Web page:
LANE COUNTY, ORE. – Voters in Lane County, Oregon may not have voted to approve STAR voting in the 2018 midterm election. However, advocates are still celebrating the world’s first STAR voting campaign, and the close election to implement it.
“Almost 75,000 Lane County voters chose YES to support a fundamentally new political process,” said Co-Petitioner Mark Frohnmayer.
“This result, for a brand new system that many voters only learned about when they received their ballots three weeks ago, is simply phenomenal. It speaks to voters’ frustration with the political status quo, the long term political viability, and the common sense accessibility of the STAR Voting reform. We are deeply grateful for the incredible support from our volunteer team and our peers around the county. We’re just getting started.”
In the end, though, the final vote tally was 47.5% in favor and 52.6% opposed. The campaign points out that a majority of Lane County voters did not actually vote agains the reform as over 11% did not vote in the down ballot race.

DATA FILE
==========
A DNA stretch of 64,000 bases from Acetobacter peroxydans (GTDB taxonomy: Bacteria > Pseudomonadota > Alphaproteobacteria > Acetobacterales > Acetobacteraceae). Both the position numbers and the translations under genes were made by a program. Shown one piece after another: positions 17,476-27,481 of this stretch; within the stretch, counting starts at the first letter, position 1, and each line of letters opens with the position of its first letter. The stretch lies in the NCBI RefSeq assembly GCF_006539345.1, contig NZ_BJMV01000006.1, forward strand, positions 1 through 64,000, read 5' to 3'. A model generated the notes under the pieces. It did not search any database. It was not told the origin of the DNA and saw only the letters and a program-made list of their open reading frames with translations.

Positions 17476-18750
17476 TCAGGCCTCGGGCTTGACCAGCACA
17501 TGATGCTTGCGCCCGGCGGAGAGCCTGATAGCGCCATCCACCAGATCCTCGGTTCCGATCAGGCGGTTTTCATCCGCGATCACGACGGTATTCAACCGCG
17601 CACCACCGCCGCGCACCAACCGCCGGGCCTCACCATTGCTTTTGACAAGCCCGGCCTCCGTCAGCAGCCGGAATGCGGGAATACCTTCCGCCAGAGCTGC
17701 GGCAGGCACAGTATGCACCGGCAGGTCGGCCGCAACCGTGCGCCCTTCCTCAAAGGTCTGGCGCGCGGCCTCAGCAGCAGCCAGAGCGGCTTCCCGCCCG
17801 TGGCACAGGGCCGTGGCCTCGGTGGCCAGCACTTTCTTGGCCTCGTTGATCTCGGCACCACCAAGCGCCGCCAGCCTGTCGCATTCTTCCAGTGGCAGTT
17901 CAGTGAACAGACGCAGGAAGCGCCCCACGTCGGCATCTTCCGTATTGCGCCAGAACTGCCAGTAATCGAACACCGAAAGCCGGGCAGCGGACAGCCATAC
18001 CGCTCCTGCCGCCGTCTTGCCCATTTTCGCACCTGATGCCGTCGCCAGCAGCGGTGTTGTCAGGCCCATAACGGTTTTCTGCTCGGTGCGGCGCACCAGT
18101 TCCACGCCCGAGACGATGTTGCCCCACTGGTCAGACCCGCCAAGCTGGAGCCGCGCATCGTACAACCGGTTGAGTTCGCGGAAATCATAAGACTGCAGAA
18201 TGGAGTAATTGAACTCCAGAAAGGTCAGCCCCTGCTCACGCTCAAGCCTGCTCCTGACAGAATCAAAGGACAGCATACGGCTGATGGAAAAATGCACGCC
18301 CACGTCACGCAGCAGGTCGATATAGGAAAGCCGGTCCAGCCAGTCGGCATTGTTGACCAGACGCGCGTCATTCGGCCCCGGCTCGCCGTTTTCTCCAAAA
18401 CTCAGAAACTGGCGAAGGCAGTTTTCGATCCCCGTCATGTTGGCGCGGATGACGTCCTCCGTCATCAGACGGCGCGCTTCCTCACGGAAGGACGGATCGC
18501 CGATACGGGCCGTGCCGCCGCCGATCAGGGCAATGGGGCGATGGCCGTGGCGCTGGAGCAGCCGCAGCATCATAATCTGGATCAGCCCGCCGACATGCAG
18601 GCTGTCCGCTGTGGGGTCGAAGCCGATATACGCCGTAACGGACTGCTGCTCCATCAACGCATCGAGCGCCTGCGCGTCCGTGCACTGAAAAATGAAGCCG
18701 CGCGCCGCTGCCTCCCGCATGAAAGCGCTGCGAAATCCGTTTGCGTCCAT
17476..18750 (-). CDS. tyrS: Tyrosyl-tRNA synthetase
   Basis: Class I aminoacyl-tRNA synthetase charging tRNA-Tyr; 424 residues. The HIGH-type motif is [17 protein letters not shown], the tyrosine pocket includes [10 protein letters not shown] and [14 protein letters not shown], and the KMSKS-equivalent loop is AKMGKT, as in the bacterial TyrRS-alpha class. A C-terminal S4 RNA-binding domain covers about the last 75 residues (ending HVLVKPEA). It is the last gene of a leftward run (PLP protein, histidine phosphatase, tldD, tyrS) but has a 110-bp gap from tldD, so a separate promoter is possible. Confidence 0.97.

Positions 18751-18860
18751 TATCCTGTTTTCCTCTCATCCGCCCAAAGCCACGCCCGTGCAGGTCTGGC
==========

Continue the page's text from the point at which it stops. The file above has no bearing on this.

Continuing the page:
The campaign says the loss only invigorated its supporters.
“This narrow loss has stoked our fire and has left us hungry for more. We went into this as impassioned and inspired election reformers. We came out seasoned organizers with a stellar proposal, top-notch educational materials, a committed canvassing team, and over 70,000 new fans. This is only the beginning. Look out 2020,” said Sara Wolf, campaign manager for STAR Voting for Lane County.
STAR (Score Then Automatic Runoff) Voting is a brand new voting method — never before used in any election in the world. Basically, voters score or rate candidates on the ballot on a 0-5 star scale. Think about what it would be like to rate candidates like an Amazon product or Uber driver. The top top candidates move on to an automatic runoff where the candidate who scores highest among all voters wins.
It is one of a handful of new voting methods being proposed in the US to replace choose-one voting that reformers want to change. On stop of eliminating vote-splitting (think “lesser of two evils” voting) and plurality decisions rather than majority, advocates of STAR Voting say it also eliminates the need for a primary election before November.